USA Today Bestselling Author Patricia Rosemoor has written 95 published novels that have generated more than seven million sales for eight publishers. Her fascination with “dangerous love” has led her to bring a different mix of thrills and chills and romance to each book. ANIMAL INSTINCTS and CRIMSON DUET (2 related holiday novels at a discounted price) are now available at digital retailers.
What fun, a blog that specializes in books with horses, romance and mystery. I’ve done a few of those myself, including BORN TO BE WILD for Entangled last year. And my new Entangled Ignite, ANIMAL INSTINCTS, definitely has animals, but, alas, no horses.
The vet was blocking my line of sight. I looked down beyond her. A wounded animal lay on the ground. Not a dog, but what looked like a scrawny coyote, its side open and soaked with blood. What was a wild animal doing here? Where had it come from?
I went around the camera equipment and was able to sense its heartbeat. Wanting to know if it was aware, I tuned in to it and got the weirdest sensation…help me…please…almost as if I could hear what it was thinking rather than seeing images as I normally did. Animals never communicated with me like that.
A little spooked, I rubbed my arms and thought, We’re going to help you…won’t let you die. Then I looked to the vet.
“Um, in case you didn’t realize it, the coyote’s alive and needs your help.”
“It’s still alive?” The vet zeroed in on the animal. “Don’t get too close.” And glanced up at me. “Oh, it’s you.”
“Skye Cross,” I said, but she didn’t volunteer her name.
She knew my face like I knew hers. I had a habit of showing up when animals were in trouble, so many of the ACC vets and officers recognized me on sight.
Skye Cross is a pet supply store owner and animal rescuer. At the beginning of ANIMAL INSTINCTS, she thinks she’s seeing that rescued dogs from a fight are safe. But they’re not dogs, they’re predators. Later she learns they’re something else altogether, and hero Luc Lazare is one of them!
Of all the heroines I’ve written, I identify most closely with Skye. I’ve had a lifelong love with animals. Didn’t always have them because I was “allergic” and my parents wanted me to stay away from them. So I had an outside cat. When I was older, my parents did get me a dog. But once I was on my own, I started adopting cats and rescuing them from the streets of Chicago. My husband and I rescued a few dogs, too, one of whom made his home with us.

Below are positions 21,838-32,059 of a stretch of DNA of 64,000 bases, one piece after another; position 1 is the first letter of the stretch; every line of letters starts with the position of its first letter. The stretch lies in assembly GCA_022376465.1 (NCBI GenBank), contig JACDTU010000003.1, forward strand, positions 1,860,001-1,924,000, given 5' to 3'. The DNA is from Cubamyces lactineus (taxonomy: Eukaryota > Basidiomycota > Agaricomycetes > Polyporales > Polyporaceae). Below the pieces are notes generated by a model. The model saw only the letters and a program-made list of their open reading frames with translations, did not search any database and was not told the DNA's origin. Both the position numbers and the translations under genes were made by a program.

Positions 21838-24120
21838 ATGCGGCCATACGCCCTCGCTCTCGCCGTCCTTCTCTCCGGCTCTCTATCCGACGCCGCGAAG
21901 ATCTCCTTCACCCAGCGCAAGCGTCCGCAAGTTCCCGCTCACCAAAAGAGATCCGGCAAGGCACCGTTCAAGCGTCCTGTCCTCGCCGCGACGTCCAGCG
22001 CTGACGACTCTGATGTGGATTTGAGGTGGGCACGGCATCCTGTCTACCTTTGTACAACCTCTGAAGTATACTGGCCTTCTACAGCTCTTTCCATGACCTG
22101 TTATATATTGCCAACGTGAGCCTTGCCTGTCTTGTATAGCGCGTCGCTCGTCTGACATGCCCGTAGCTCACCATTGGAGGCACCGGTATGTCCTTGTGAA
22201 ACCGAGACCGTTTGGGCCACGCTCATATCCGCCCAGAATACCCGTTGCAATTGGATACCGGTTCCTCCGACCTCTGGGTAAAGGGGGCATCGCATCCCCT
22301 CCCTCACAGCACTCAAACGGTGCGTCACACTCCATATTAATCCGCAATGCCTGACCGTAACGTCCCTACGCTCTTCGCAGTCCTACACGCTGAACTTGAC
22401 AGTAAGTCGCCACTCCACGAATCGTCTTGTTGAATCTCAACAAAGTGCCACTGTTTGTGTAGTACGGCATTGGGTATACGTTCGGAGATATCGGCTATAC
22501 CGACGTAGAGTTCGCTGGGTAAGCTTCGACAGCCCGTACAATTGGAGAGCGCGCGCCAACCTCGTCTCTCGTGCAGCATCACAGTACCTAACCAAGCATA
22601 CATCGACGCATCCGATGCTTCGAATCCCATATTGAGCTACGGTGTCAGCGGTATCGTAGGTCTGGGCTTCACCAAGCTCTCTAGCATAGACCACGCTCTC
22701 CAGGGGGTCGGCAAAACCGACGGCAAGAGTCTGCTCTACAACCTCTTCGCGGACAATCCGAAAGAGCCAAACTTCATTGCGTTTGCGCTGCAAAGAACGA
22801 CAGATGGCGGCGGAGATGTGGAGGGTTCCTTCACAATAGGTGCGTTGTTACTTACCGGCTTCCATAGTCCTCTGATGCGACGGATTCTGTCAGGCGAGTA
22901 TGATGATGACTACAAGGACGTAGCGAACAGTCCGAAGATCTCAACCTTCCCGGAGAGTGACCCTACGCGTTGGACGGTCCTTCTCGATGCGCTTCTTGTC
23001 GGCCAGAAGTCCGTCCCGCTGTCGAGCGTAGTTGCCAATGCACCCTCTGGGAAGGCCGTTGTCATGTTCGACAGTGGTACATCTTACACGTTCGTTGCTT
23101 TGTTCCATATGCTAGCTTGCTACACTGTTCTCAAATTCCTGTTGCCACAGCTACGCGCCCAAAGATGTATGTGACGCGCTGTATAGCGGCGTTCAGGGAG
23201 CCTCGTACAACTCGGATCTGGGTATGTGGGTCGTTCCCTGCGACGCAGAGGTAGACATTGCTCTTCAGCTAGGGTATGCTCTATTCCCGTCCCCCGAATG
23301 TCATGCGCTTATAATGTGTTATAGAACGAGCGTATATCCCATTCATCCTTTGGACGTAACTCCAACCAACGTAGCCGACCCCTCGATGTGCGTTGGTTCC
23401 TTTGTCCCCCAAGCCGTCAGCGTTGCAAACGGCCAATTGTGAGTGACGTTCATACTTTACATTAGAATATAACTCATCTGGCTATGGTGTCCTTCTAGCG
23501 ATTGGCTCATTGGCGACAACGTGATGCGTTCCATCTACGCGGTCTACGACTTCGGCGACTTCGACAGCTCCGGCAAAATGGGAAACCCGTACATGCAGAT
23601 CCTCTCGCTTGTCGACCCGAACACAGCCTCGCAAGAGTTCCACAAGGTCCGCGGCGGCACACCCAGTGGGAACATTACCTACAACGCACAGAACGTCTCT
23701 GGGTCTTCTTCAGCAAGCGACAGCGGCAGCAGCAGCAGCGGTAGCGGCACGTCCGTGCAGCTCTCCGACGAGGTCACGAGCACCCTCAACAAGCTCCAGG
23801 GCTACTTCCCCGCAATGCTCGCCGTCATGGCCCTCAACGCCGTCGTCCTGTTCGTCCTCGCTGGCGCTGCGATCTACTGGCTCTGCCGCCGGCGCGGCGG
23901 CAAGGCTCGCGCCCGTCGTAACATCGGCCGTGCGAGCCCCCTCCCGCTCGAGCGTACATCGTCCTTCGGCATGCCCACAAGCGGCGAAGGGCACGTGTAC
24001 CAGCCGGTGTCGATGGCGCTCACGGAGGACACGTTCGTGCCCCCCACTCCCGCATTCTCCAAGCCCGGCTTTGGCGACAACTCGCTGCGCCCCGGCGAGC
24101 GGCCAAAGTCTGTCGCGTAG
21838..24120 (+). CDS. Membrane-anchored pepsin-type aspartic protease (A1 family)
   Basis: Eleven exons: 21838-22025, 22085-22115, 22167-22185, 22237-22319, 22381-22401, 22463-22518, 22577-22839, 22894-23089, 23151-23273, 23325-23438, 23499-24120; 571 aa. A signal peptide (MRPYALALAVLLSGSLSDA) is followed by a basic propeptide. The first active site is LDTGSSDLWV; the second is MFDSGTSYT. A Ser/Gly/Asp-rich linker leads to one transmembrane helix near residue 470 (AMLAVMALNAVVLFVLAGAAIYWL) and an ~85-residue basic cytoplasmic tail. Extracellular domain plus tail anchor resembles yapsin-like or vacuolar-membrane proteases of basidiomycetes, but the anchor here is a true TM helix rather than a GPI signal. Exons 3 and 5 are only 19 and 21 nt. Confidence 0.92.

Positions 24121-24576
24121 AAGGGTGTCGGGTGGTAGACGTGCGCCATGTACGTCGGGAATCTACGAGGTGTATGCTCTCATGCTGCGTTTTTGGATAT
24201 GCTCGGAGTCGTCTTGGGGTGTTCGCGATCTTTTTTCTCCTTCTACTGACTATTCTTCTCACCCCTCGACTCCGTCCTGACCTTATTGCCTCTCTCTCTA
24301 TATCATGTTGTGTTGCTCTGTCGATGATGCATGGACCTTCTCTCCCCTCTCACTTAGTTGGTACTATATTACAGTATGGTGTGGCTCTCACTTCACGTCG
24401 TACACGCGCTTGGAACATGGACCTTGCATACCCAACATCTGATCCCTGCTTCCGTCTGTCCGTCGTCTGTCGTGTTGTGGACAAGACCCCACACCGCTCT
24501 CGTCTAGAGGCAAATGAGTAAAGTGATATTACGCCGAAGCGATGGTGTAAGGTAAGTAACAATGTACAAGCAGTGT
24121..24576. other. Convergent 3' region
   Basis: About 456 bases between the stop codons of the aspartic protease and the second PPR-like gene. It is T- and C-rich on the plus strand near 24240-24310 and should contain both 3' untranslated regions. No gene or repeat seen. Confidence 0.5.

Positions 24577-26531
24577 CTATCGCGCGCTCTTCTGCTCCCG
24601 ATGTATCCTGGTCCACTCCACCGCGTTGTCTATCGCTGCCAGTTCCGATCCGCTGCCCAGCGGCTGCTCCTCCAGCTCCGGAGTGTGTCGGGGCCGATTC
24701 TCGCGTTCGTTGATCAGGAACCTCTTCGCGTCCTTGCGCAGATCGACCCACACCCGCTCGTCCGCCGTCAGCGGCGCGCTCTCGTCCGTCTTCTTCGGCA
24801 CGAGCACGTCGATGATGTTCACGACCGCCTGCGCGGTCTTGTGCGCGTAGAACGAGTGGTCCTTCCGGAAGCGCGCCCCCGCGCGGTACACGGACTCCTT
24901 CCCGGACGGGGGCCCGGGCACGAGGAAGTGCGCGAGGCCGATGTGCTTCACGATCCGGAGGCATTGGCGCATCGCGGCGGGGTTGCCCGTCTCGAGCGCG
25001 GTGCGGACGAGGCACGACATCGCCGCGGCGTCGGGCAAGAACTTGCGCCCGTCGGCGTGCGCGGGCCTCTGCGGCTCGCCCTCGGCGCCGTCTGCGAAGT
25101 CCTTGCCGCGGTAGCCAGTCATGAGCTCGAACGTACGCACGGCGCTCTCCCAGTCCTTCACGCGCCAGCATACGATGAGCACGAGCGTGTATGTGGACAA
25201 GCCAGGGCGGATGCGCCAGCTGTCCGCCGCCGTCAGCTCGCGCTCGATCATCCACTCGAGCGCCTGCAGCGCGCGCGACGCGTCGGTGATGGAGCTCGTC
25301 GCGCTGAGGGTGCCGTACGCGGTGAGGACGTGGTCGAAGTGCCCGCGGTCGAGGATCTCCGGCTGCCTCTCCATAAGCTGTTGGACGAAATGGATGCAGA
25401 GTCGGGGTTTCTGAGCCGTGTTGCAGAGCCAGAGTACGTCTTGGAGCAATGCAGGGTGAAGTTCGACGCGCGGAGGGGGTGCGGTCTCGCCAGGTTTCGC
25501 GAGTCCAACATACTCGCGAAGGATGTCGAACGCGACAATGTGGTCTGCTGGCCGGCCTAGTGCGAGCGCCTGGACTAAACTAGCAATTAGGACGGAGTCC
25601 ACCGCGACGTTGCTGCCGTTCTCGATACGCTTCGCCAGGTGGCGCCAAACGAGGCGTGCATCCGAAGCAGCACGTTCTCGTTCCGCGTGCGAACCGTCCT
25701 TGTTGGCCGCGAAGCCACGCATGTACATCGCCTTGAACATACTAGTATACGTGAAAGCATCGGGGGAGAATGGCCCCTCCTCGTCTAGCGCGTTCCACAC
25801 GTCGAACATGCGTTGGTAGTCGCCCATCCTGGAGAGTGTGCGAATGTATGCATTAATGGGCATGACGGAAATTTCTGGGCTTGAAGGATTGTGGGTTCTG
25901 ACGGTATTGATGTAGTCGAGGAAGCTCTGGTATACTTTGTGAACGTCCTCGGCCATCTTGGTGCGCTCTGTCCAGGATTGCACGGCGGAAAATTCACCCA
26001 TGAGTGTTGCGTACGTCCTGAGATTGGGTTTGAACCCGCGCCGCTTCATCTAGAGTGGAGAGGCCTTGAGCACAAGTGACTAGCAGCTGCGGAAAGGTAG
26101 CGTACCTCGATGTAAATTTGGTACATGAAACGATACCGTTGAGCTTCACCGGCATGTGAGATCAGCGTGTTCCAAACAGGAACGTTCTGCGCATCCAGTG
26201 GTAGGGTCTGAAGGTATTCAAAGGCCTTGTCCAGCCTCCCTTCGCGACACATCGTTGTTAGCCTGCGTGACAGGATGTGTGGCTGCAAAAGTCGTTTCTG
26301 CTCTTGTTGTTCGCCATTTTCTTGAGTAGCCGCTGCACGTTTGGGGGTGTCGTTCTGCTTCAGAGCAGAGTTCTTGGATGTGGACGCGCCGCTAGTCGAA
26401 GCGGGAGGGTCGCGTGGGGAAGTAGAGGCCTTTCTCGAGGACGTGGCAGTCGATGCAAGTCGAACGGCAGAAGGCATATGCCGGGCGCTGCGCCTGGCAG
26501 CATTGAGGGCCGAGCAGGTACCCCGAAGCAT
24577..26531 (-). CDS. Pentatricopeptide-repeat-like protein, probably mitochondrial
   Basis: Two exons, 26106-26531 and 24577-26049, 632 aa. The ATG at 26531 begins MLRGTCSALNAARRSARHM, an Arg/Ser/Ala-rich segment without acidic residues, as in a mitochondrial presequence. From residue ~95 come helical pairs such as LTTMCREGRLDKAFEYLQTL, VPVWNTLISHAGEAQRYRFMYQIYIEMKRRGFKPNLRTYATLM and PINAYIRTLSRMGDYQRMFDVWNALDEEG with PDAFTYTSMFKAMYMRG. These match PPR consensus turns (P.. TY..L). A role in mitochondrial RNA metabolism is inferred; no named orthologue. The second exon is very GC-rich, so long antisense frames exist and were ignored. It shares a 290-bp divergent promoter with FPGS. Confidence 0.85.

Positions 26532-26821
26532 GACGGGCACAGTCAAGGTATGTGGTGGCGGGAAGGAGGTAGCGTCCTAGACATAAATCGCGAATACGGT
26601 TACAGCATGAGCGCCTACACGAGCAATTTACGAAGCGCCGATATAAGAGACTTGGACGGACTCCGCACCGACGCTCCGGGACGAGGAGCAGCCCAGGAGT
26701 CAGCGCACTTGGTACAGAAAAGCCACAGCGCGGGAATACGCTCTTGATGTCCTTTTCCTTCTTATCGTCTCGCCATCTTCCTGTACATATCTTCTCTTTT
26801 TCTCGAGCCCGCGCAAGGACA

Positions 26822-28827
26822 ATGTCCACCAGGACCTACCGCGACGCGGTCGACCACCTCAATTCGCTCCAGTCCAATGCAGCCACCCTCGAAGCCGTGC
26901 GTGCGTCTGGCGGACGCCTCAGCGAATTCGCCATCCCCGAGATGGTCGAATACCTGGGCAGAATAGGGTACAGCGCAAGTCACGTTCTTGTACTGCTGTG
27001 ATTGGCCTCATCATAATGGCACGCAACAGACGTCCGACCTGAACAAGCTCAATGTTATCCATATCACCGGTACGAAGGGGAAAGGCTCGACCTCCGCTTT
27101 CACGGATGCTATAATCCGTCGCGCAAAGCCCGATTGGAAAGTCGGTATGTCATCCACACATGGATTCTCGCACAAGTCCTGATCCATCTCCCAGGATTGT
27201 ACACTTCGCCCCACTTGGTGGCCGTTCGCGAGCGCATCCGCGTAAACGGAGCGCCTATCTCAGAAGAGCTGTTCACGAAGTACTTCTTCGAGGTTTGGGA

My love of animals brought me to the Lincoln Park Zoo so often that I decided to volunteer there, which I did for eleven years. And while I was still at the zoo, I decided to volunteer at the brand new PAWS Chicago adoption center. I helped socialize cats who were usually wary of humans, and helped convince visitors to adopt now. Many cats and dogs had been taken off the street by Animal Control, and on a daily basis, PAWS went to AC and took the adoptables.
PAWS also sponsored some Humane Society of Illinois meetings about passing laws against dogfighting. Wanting to spread awareness of this terrible practice, I thought to write a story in which murders were linked to dogfighting, but I became convinced that it would be a hard sell, so I switched it to shifter fights, with seeming wild animals as the combatants.
The holidays from Thanksgiving to the New Year is a time of giving, and I’m hoping that this year, those of you who can will support an animal shelter or sanctuary or zoo, whether it is by volunteering, buying gifts that help the organization or by donation. Here are a couple of places that I support:
PAWS Chicago, with it’s adoption center, spay and neuter clinic, and at the forefront of animal advocacy.
Lincoln Park Zoo, one of the last free zoos in the country.
And for all you horse lovers, the Black Hills Wild Horse Sanctuary, where I did on-site research (South Dakota) for TOUCH ME IN THE DARK, my third book in The McKenna Legacy series.